“Sam and I met when we were in the same second-grade class. We were not friends and we just knew of each other and sang in the elementary school choir together. Side note: Neither one of us should have ever been in any type of choir our voices are atrocious and to this day, we know the only reason we were in the choir was they had to let every student who tried out participate.
Fast forward to the summer before our freshman year of high school. Our paths once again crossed at a church youth camp. A few days after we arrived at the camp, Sam needed to borrow a phone charger so I lent him my charger. I had put one of those stickers with my first and last name on it, just in case it got lost or stolen so he had no choice but to return it. On the way back home from camp, my friend and I rode back in a van because there wasn’t enough room on the bus, and Sam requested to ride with us. My favorite part of this whole week was on the way home. He was sitting next to me and when we got out of the car, he leaned over and said, ‘Your hair smells good.’ This filled my stomach with butterflies and I still remember what kind of shampoo and conditioner it was.
A few weeks later, Sam invited me to these youth classes that happened once a week and we attended them for several weeks, getting to know each other. Then the fall came and I needed a date for my cotillion dance called ‘Fall Ball.’ I knew exactly who I wanted by my side. I texted Sam and of all the things I could have done or said, I sent a simple text basically saying, ‘Hey do you want to go to a dance with me?’ He immediately said yes and a few short weeks later, we were on the dance floor holding hands and singing to each other.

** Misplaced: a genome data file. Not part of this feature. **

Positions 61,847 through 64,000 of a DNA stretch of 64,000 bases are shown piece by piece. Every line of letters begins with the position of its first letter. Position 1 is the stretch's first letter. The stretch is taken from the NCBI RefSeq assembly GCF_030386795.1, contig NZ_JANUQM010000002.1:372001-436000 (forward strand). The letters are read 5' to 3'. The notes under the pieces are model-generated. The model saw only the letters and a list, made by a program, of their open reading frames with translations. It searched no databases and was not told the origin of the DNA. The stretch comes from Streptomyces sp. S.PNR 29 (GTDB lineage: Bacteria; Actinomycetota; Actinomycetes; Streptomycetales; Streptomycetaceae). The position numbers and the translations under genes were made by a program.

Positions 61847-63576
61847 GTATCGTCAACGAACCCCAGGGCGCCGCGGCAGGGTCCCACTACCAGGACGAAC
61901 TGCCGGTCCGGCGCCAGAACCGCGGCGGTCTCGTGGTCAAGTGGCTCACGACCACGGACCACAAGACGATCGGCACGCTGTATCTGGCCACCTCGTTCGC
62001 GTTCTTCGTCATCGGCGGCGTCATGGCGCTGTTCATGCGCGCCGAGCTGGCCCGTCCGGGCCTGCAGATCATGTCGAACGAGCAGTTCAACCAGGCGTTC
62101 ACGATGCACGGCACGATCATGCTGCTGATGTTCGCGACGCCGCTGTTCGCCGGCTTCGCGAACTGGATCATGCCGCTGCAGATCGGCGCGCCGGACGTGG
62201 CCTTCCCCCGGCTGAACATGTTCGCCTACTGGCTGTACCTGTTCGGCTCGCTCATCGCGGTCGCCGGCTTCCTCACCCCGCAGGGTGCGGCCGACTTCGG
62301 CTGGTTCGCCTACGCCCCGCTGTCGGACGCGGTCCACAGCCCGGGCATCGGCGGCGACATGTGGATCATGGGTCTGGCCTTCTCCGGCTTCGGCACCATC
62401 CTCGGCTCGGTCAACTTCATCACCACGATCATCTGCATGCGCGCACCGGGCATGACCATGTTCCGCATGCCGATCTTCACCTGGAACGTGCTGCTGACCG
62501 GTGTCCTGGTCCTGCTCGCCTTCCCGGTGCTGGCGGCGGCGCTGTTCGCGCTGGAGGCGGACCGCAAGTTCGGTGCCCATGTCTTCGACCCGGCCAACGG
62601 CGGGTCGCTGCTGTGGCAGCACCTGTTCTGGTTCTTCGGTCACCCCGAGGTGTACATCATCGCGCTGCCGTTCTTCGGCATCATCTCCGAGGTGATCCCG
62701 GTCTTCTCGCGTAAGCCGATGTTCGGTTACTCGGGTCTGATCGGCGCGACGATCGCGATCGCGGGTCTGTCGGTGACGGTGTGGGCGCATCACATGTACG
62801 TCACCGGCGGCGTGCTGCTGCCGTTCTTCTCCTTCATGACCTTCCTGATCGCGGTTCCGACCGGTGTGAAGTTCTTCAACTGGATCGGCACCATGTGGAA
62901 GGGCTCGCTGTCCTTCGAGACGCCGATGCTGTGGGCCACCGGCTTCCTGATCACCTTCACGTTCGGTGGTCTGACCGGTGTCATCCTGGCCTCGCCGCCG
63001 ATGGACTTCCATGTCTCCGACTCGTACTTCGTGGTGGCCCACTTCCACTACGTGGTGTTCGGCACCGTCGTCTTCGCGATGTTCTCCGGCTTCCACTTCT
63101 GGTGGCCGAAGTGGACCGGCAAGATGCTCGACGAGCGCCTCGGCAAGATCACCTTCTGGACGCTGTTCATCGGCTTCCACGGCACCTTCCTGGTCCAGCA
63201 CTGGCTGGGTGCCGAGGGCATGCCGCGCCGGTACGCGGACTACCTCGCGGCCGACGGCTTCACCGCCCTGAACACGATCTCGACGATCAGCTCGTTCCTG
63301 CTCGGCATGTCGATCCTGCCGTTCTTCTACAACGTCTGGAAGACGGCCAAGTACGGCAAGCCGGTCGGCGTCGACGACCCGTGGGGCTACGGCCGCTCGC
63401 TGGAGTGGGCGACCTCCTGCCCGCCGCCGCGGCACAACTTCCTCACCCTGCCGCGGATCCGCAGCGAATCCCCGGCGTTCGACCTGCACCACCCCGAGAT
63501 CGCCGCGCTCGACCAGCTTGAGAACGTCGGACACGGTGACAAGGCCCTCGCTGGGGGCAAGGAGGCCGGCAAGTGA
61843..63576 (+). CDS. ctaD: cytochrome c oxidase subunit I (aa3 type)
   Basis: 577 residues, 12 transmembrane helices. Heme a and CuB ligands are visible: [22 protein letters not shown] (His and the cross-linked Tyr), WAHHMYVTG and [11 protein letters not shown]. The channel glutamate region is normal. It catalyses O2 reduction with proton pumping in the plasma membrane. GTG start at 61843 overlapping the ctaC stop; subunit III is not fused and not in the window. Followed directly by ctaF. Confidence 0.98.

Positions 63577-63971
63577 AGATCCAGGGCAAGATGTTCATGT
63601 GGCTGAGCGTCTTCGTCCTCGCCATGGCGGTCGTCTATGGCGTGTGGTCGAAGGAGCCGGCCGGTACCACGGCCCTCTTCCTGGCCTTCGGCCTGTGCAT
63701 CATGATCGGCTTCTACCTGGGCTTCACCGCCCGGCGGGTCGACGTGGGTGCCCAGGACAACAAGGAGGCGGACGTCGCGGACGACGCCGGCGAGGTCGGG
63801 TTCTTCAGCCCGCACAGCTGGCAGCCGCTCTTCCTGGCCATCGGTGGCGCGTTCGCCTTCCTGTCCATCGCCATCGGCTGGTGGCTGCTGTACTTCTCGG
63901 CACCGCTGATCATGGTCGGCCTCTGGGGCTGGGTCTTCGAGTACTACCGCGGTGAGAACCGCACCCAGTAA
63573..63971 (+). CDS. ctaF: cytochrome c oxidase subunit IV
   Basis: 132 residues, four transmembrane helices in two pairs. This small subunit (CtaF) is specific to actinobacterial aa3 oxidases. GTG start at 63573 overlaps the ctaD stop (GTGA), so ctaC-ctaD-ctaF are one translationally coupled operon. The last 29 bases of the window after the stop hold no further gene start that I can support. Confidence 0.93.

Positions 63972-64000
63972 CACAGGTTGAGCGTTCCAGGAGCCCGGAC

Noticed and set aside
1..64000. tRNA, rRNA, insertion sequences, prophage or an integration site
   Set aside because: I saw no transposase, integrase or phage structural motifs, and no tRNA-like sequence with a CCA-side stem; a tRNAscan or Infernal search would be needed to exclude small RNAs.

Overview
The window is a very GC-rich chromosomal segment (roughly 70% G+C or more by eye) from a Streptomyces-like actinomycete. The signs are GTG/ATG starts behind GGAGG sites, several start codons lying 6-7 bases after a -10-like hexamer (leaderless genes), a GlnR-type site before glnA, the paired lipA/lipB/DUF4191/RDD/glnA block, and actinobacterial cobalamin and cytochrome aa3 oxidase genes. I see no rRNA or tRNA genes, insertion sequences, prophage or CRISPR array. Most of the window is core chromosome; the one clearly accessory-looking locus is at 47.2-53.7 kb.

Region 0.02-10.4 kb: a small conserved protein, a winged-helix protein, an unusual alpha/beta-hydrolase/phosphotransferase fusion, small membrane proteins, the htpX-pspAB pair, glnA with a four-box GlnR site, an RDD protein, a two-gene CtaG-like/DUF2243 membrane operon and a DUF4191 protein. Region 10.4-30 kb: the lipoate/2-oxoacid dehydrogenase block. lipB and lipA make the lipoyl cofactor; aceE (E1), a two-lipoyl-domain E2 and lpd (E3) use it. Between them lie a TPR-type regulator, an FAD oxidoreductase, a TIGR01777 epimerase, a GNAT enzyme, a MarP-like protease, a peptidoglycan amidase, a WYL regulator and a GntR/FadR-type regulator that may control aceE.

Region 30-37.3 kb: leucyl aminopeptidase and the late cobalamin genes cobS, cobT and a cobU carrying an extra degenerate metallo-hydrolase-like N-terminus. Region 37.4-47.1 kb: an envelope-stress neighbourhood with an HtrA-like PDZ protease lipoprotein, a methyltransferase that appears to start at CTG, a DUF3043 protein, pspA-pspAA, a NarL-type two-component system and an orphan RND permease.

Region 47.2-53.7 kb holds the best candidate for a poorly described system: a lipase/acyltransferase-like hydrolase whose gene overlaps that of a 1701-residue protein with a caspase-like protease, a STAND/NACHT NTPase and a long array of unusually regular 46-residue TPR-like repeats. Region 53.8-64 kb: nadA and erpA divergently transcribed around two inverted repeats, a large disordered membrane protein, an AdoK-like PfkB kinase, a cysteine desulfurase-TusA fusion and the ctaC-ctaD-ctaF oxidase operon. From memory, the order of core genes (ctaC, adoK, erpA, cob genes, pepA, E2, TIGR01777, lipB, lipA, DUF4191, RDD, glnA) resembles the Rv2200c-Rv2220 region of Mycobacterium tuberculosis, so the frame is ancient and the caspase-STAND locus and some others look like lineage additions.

We started dating on November 28, 2014. At this point in our story, I am sure you are starting to wonder if I am ever going to mention the fact Sam uses a wheelchair… I was not oblivious to the fact Sam was in a wheelchair, but Sam had the most beautiful blue eyes, the curliest brown hair, and the biggest, brightest smile I had ever seen, and those were the things that really stood out to me. Several months went by without me really knowing the specifics of what Sam had. To be honest, we were just soaking up every moment we had together not worried about anything else.
I really learned about what Sam had because I had to do a project on a disease caused by a genetic mutation in biology class. I choose to do Friedrich’s Ataxia (FA). Sam has FA, which is a terminal neuromuscular disease that affects nearly every part of your body. FA causes hearing and vision loss, severe scoliosis, hypertrophic cardiomyopathy, loss of coordination, and speech impairment. The worst part of this cruel disease is it’s progressive, meaning all symptoms worsen over time and there is currently no cure or treatment for FA, ultimately leading to an early death.
This was a lot to take in. However, it did not change the love I felt for Sam. Not everyone saw our relationship this way. Many people doubted us, saying we were too young, I didn’t need to be taking all this on, etc. This was frustrating for both Sam and me because people didn’t see the joy we brought one another. They were only seeing the ‘burden’ that was supposedly being placed on me. They didn’t see the value of Sam’s love for me and the respect and gratitude we had for one another. We were different than anything our small town had seen, and they didn’t know how to handle it, but we didn’t care. We pressed on. We knew we loved each other, and whether people supported us or not, we were made for each other. One day, they would see how deep and genuine our love for each other truly was and is.
Throughout high school, we were each other’s biggest support system. I went to every football game Sam managed, and Sam went to every dance competition I competed in. We attended every dance, banquet, and award ceremony together. Although, our high school days were not all sunshine and rainbows. I started to see Sam’s progress from when we first starting dating to our senior year he went from taking himself to the bathroom to having to depend on someone for this and it couldn’t be me at school. We also began to notice a decline in Sam’s vision, hearing, and coordination. He needed help writing and reading small font and he was not getting the help he needed at school.